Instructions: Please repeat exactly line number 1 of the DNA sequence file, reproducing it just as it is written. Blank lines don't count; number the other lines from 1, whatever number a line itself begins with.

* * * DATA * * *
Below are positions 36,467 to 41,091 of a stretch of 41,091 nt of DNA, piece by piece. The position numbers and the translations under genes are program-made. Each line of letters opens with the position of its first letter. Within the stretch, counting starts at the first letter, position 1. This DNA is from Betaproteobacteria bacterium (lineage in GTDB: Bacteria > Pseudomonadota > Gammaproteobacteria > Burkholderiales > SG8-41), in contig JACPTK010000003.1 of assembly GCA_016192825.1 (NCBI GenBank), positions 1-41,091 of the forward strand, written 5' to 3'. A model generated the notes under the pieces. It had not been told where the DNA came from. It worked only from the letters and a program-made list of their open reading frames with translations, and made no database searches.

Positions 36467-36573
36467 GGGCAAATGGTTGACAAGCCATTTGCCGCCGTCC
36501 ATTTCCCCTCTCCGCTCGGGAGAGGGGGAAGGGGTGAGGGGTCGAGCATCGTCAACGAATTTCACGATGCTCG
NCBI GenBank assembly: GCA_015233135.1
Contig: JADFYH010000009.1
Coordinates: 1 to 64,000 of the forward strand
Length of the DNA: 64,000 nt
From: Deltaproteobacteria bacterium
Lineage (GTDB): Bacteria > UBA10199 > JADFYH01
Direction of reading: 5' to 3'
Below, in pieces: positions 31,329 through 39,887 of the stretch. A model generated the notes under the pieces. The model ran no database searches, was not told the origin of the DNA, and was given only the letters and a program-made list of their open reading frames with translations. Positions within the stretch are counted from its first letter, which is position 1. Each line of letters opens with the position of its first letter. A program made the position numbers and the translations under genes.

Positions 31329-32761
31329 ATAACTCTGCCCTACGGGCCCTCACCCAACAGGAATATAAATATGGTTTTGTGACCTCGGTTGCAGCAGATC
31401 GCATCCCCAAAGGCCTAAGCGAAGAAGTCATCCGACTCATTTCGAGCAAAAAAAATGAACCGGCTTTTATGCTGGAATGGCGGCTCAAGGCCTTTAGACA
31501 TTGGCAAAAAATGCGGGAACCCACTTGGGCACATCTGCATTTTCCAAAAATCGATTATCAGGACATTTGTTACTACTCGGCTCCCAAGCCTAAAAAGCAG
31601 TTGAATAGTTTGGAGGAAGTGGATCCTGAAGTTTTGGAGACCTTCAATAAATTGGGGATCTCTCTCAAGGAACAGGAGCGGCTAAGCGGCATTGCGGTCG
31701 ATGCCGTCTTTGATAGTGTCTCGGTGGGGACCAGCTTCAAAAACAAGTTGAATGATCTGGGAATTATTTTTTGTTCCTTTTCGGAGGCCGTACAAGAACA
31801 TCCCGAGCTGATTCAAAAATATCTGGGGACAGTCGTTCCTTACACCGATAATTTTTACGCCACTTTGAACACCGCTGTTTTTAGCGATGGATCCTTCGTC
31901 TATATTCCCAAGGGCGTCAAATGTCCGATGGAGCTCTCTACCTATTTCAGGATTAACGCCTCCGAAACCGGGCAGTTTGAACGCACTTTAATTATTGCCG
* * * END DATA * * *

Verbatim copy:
Below are positions 36,467 to 41,091 of a stretch of 41,091 nt of DNA, piece by piece. The position numbers and the translations under genes are program-made. Each line of letters opens with the position of its first letter. Within the stretch, counting starts at the first letter, position 1. This DNA is from Betaproteobacteria bacterium (lineage in GTDB: Bacteria > Pseudomonadota > Gammaproteobacteria > Burkholderiales > SG8-41), in contig JACPTK010000003.1 of assembly GCA_016192825.1 (NCBI GenBank), positions 1-41,091 of the forward strand, written 5' to 3'. A model generated the notes under the pieces. It had not been told where the DNA came from. It worked only from the letters and a program-made list of their open reading frames with translations, and made no database searches.